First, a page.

So considering all those life-threatening, pressing issues let us think about Zero waste. By the way, the Philippines-based Global Alliance for Incinerator Alternatives / GAIA is a worldwide alliance of more than 1000 grassroots groups, non-governmental organizations, and individuals in over 92 countries. It is with the aims of achieving a just, toxic-free world without incineration. The GAIA and Zero Waste International Alliancerecommended Zero waste in South Asian countries and globally as well. Itmentioned in their report that Zero waste is:

�The conservation of all resources by means of responsible production, consumption, reuse, and recovery of products, packaging, and materials without burning, and with no discharges to land, water, or air that threaten the environment or human health.�

On a practical level, zero waste is both a goal and a plan of action. The goal is to ensure resource recovery and protect scarce natural resources by ending toxic waste disposal in incinerators, dumps, and landfills. And to establish systems that are socially and environmentally just in their place. The plan encompasses waste reduction, reuse, composting, recycling, and changes in consumption habits. Andindustrial redesign, strategies that create more resilient communities, climate solutions, social equity, and healthier environments.

The report added that community engagement has a large role to play in advancing zero waste solutions by shifting the playing field to one that enables zero waste policies to succeed and discourages or phases out false solutions. Engaged communities will better sustain the plan when government administrations change.Social justice plays a central role, as it is inherently tied to environmental justice.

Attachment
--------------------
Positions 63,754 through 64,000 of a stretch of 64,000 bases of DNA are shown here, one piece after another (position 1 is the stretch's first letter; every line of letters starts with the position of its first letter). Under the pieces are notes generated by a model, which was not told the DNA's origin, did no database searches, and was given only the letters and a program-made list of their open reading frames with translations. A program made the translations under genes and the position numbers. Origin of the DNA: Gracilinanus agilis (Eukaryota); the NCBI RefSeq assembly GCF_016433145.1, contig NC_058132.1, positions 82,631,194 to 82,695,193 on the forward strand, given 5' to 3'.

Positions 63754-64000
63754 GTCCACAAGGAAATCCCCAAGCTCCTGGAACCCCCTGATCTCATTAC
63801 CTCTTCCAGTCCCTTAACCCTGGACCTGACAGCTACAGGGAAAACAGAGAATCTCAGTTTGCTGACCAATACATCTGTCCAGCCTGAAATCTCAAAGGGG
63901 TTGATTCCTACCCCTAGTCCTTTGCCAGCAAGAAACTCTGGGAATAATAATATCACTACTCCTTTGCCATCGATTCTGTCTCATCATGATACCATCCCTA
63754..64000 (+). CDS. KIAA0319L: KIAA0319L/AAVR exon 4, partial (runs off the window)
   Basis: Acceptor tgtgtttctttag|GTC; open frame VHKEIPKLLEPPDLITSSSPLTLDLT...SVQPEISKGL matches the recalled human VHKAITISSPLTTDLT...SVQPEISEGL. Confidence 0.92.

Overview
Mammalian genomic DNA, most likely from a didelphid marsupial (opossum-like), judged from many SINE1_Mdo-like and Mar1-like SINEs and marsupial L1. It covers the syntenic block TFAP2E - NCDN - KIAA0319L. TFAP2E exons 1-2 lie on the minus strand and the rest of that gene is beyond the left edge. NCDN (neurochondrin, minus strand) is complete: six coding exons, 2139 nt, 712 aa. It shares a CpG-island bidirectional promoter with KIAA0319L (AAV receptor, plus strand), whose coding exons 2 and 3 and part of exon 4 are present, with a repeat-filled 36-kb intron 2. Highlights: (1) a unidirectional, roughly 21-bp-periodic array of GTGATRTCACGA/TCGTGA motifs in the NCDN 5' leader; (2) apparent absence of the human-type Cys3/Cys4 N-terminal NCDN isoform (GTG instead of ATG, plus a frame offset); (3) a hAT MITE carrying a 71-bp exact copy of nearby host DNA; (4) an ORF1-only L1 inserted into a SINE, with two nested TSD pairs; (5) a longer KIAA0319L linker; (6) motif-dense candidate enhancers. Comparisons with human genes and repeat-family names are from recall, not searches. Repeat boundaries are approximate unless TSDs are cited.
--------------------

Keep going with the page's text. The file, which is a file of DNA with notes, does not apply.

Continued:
Pursuant to the South Asian Network for Development and Environmental Economics (SANDEE), Bangladesh, Nepal and other South Asian cities need to adapt to extreme climate events and work with their inhabitants to develop strategies to move away from the current culture of producing and haphazardly disposing large amounts of solid waste. Cities are facing increasing threats of flooding, waterlogging, and water contamination due to unplanned urban growth and expansion of cities into low-lying floodplains; Indiscriminate dumping of solid waste in the drainage system; Intense rainfall events which can overwhelm drainage systems of the cities.Structural solutions alone, without proper solid waste Management are almost ineffective in reducing the long-term flooding.  Therefore, let us plan and work for zero waste cities at any cost with community engagement for saving our lives and the next generations.

-      The writer is a journalist, media columnist, poet, author, audio and visual storyteller, and activist